Malema dares Zuma

12 April 2010 - 00:20 By DOMINIC MAHLANGU

A defiant Julius Malema said he was ''shocked'' at the public rebuke he has received from President Jacob Zuma, saying even former ANC leader Thabo Mbeki never behaved in such a manner.

Speaking at the end of the two-day ANC Youth League provincial conference in Makhado, Limpopo, Malema said Zuma should have addressed him in private rather than go public with his criticism.

''...I was shocked by what happened . . . even president [Thabo] Mbeki, having differed with the youth league and the youth league taking such firm radical positions against him, I have never seen him doing that before,'' Malema said.

Zuma called a press conference to publicly chastise Malema after the youth leader openly defied the ANC. The president berated Malema for his comments after his recent Zimbabwe trip, his statements on the murder of AWB leader Eugene Terre Blanche, and his verbal abuse of a BBC reporter.

Emphasising that the youth league was not ''an independent body'', Zuma took issue with Malema's defiance of the ANC leadership's instruction to stop singing the ''Shoot the Boer'' song.

Zuma said ''there must be consequences for such behaviour''. He said the ruling party would hold an internal investigation to look into Malema's actions and utterances and ascertain whether he should face disciplinary action.

''We reiterate that leaders should think before they speak, as their utterances have wide implications for the country," he said.

But Malema said he was surprised that the president had taken offence at his visit to Zimbabwe. He said that when he and the youth league delegation left South Africa, Zuma had told them to send his greetings to Zimbabwean President Robert Mugabe.

Malema said: ''I didn't sneak out of the country. President Zuma, when I was going to Zimbabwe, said I must pass his regards to Mugabe. I did that. We had blessings from President Zuma to go to Zimbabwe.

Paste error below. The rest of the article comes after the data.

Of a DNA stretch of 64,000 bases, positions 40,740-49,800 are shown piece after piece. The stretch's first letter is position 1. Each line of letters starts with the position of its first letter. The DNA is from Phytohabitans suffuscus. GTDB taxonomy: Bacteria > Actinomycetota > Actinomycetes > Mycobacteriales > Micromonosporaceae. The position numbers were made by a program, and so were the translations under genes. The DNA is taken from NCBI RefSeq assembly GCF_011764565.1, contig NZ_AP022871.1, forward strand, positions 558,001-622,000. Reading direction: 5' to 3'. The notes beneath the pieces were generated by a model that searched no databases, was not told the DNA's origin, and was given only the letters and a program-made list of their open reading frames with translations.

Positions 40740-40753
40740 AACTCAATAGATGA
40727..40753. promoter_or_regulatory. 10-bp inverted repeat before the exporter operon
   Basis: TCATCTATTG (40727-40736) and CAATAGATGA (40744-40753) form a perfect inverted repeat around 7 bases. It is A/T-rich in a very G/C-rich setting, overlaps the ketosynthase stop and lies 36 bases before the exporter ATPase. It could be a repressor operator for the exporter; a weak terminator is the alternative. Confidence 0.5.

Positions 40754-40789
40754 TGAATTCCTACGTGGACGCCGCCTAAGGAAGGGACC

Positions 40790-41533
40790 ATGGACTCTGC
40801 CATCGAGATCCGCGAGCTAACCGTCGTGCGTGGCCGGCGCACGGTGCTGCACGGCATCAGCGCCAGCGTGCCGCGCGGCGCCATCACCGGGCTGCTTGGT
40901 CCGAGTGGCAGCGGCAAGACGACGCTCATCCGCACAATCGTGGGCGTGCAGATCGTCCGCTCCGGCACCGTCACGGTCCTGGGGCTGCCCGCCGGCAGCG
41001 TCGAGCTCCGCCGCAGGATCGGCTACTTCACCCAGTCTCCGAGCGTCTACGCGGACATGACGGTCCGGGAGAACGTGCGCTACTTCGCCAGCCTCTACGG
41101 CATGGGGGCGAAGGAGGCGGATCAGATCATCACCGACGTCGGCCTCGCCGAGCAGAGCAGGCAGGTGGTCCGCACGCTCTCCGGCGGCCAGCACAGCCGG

'' ... From where I am sitting, I was never told the youth league must never, ever relate with Zanu-PF Youth or Zanu-PF.''

Zuma, who is the SADC's mediator in Zimbabwe, is spearheading efforts to salvage the embattled unity government. Last week Malema publicly endorsed Mugabe's Zanu-PF and took a swipe at the opposition MDC.

Although Malema took issue with Zuma publicly dressing him down, he said the youth league would "engage"' the president.

''The president has the responsibility to rein all of us in and say whatever he wants to say, but we are there in the structures. We will engage him," Malema said.

Malema is expected to face four charges at his ANC disciplinary hearing.

They include:

  • Defying a High Court ruling banning the singing of the struggle song Dubul' ibhunu;
  • Defying the national executive committee ruling on the public comments and behaviour of ANC members and leaders;
  • Interfering in and undermining the Zimbabwe peace process by siding with Zanu-PF and verbally attacking the MDC; and
  • Launching verbal attacks on journalists.

Malema said he would honour the ANC's call not to sing the controversial anti-Boer song by modifying it and using the words ''shoot the coward''.

But Malema is also facing a simmering rebellion from within the ranks of the youth league.

At the youth league's conference in Limpopo at the weekend, some party delegates said that they would not recognise Malema's winning candidate, Frans Moswane, after they were forced out of the event by Malema's supporters.

Delegates who supported Lehlogonolo Masoga said the election of Moswane, a Malema candidate, was not democratic.

"We are tired of the dictatorship of Malema," a delegate reportedly said.